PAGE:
[Haskell-cafe] Can Haskell outperform C++?

Kevin Charter kcharter at gmail.com
Wed May 16 19:44:31 CEST 2012

On Wed, May 16, 2012 at 8:40 AM, Gregg Lebovitz <glebovitz at gmail.com> wrote:

> 1) Does Haskell and its libraries need performance improvements?  Probably
> yes. Some of the performance issues seem to be related to the way the
> language is implemented and others by how it is defined. Developers really
> do run into performance issues with Haskell and either learn to work around
> the issue or try to fix the offending implementation. The wiki performance
> page gives insight into some of the performance issues and how address them.

I think there is a closely-related issue: that you'll need to learn how to
debug subtle performance problems *early* in your Haskell programming
career. In particular

   - you will have space leaks and related performance problems in
   naively-written programs
   - you will consequently need to learn how to use strictness annotations
   and other related language features, and how to use the profiler to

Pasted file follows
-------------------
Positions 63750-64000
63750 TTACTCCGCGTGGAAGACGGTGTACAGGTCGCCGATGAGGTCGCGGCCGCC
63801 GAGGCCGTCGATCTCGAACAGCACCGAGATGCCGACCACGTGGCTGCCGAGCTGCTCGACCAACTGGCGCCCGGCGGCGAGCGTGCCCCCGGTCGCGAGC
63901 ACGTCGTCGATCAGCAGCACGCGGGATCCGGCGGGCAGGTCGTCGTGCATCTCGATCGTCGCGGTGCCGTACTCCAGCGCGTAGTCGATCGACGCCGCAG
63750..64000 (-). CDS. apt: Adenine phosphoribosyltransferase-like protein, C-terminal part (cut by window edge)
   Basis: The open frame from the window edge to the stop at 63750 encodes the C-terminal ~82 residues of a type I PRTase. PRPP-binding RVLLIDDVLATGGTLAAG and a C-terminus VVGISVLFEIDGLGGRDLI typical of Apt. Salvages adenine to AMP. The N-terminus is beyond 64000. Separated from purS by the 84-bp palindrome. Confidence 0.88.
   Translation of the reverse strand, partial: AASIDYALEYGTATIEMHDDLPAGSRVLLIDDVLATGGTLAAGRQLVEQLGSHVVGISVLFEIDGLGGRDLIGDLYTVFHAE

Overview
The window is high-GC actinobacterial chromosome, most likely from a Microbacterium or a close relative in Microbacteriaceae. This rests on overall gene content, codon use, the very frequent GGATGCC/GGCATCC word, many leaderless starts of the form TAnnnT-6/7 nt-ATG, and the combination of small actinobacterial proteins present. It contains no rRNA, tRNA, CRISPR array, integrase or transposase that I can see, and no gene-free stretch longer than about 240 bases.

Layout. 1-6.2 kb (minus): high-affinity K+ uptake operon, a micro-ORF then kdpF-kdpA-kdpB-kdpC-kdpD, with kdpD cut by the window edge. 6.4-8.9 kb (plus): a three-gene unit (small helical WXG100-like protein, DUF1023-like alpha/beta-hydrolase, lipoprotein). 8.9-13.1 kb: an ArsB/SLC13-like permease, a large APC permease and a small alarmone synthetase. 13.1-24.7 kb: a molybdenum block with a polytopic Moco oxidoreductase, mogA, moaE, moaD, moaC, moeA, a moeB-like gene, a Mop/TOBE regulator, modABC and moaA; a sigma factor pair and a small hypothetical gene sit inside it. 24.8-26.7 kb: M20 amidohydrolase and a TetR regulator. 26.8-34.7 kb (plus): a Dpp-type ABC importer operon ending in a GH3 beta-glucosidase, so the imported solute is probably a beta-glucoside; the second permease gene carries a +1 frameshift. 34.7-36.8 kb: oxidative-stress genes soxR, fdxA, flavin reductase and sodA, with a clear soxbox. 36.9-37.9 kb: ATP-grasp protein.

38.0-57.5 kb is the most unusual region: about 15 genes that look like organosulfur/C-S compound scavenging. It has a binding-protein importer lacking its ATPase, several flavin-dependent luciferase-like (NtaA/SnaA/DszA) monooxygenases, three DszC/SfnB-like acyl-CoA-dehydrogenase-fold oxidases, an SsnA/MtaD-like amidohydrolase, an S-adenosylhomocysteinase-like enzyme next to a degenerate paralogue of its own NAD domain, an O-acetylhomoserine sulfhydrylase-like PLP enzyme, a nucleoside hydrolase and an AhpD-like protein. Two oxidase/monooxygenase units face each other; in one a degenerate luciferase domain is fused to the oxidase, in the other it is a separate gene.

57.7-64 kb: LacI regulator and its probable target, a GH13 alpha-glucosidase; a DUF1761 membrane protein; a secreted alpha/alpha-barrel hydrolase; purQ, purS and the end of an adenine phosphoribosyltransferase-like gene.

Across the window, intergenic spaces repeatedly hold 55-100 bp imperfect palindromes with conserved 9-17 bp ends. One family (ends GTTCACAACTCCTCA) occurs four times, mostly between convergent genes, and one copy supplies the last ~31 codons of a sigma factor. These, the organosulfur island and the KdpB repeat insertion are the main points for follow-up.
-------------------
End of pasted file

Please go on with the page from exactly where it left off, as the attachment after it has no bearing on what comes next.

determine where they're needed

For example, imagine you're new to the language, and as an exercise decide
to write a program that counts the characters on standard input and writes
the count to standard output. A naive program in, say, Python will probably
use constant space and be fairly fast. A naive program in Haskell stands a
good chance of having a space leak, building a long chain of thunks that
isn't forced until it needs to write the final answer.  On small inputs,
you won't notice. The nasty surprise comes when your co-worker says "cool,
let's run it on this 100 MB log file!" and your program dies a horrible
death. If your friend is a sceptic, she'll arch an eyebrow and secretly
think your program -- and Haskell -- are a bit lame.

The example is contrived, but it's a very common task to consume some big
stream of input and produce a much smaller summary of it. I think it's fair
to say that you have to be a slightly sophisticated Haskell programmer to
do those kinds of things correctly, at least compared to more mainstream

My experience is that this is perhaps the most important  'problem' with
Haskell performance. Not so much that it's typically two or three or ten
times slower than language X, but that it's easy to have a bad
experience *early
on*, one that seems inconsistent with the language shoot-out and other
performance comparisons.

Kevin Charter
kevin.charter at acm.org
-------------- next part --------------
An HTML attachment was scrubbed...
URL: <http://www.haskell.org/pipermail/haskell-cafe/attachments/20120516/18c1b4f4/attachment.htm>

More information about the Haskell-Cafe mailing list